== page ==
Our “Monsters in the Margins” forum begins with a short piece by John Cech, “From Humbaba to the Wild Things: The Monster Archetype That is Forever With Us,” which was adapted from the presentation he gave at the 2012 conference. John Cech offers a brief introduction to the monster archetype, its uses, and its permutations from the ancient world on. In his exploration of the monster tradition, Cech connects Humbaba, the monstrous grove guardian of the Sumerian Epic of Gilgamesh, Lilith, the mythological first wife of Adam, and the Wild Things of Maurice Sendak’s Where the Wild Things Are to trace the origins of our current, monster-loving culture. Cech turns to Bruno Bettelheim’s The Uses of Enchantment and Ursula Le Guin’s The Language of the Night to discuss the importance of facing the monster within the self.
John Cech’s piece is followed by “Monster Picnic,” an imagetext by the Eisner-winning artist Jonathan Case that he generously contributed to this collection. Case was a featured guest artist at the “Monsters in the Margins” conference, where he spoke at length on his experience creating the artwork for Green River Killer, a graphic nonfiction title which he produced with writer Jeff Jensen. I (Katherine) invited Case to our “Monsters in the Margins” conference after reading his graphic novel Dear Creature, which remains to this day the best girl-meets-sea creature love story that I have ever read. “Monster Picnic” shows Case’s ability to represent the permeable boundary between the human and the monstrous with affection and humor.
After Jonathan Case’s contribution comes Eric Doise’s article, “Two Lunatics: Sanity and Insanity in The Killing Joke.” “Two Lunatics” maps out how the themes of sanity and insanity in the Alan Moore/Brian Bolland comic relate to the concept of the monstrous mirror image. Doise takes as his theoretical departure Slavoj Žižek’s commentary on the film The Dark Knight, and applies that commentary to The Killing Joke, the comic upon which Christopher Nolan’s film was largely based.
Laurie Gries brings this forum into the political sphere with “Obama Zombies and Rhetorical (Dis)Identifications in an Era of Dog Whistle Politics and Political Polarization.” In this article, Gries examines the rhetorical significance and political impact of the many zombie-themed parodies which sprung up during and after President Obama’s electoral campaign, with a central focus on a zombie parody of the Obama Hope poster. Gries looks at the rhetorical importance of zombies more generally while walking the reader through these parodies’ more problematic evocations of violence, as well as the polarized responses which that violence generated.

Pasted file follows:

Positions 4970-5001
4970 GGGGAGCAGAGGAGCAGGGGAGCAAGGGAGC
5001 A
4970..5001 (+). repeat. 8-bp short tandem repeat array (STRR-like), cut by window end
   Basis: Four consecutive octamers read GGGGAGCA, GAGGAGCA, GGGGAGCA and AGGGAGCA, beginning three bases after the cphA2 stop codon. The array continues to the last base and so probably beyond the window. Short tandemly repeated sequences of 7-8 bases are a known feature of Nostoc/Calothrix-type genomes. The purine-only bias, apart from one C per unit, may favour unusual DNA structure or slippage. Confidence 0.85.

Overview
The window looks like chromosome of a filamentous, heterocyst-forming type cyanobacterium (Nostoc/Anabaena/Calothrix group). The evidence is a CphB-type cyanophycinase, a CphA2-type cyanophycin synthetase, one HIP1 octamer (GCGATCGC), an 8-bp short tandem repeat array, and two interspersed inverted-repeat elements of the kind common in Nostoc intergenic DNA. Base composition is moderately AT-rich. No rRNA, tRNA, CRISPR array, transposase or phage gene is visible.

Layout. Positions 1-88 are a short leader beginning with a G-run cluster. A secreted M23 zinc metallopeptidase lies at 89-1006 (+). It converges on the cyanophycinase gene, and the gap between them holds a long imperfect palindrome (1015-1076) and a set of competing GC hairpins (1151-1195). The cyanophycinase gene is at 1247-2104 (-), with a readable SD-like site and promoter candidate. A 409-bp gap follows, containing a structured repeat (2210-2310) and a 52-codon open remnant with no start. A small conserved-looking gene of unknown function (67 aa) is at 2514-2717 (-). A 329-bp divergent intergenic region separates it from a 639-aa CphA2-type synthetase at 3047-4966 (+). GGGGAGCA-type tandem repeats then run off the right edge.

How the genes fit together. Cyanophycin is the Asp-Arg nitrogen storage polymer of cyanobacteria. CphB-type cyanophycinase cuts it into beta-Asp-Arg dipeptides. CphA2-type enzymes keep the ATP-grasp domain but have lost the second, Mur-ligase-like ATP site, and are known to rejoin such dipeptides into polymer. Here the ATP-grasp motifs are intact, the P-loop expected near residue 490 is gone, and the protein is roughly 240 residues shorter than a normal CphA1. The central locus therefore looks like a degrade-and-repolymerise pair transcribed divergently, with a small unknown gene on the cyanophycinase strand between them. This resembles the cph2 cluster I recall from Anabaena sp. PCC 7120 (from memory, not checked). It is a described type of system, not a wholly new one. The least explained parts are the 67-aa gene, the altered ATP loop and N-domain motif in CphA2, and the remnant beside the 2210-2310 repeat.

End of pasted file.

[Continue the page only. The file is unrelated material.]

Caleb Simmons’s article, “Erotic Grotesque Redemption: Transgressive Sexuality and the Search for Salvation in Katsuya Terada’s The Monkey King Volume 1,” offers a close reading of its titular manga adaptation of the Chinese epic, Journey to the West. Simmons zeroes in on the connection between the spiritual and the sexual in Terada’a Monkey King, and “Erotic Grotesque Redemption” incorporates graphic sexual (and sometimes sexually violent) imagery into its analysis. Simmons pulls from the traditions of Buddhist doctrine and practice to unpack how violent and transgressive sex acts are reconfigured by Terada to become tools of spiritual salvation.
In “Chick Tracts, Monstrosity, and Pornography,” Anastasia Ulanowicz takes a different approach to exploring the rhetoric of the erotic. Ulanowicz describes how the production, distribution, and dissemination of Jack T. Chick’s conservative series of “Chick Tracts” ties them to the publishing history of comics counterculture, most particularly Tijuana bibles, whose distribution method Chick appeared to appropriate for his own work. Ulanowicz uses the theory of film critic Linda Williams to establish the Tracts’ relationship to the “body genre,” which, like Chick’s Tracts, portrays the human body in an “ecstasy” of either pleasure or pain.
These articles represent some of the engaging and insightful discussions that occurred during or were inspired by the “Monsters in the Margins” conference. We invite the reader to welcome the monsters contained in this special forum, both the gargantuan fiends who attack out in the open and the phantasms skulking in subtext. Read on and find inspiration in what these monsters can teach us about ourselves.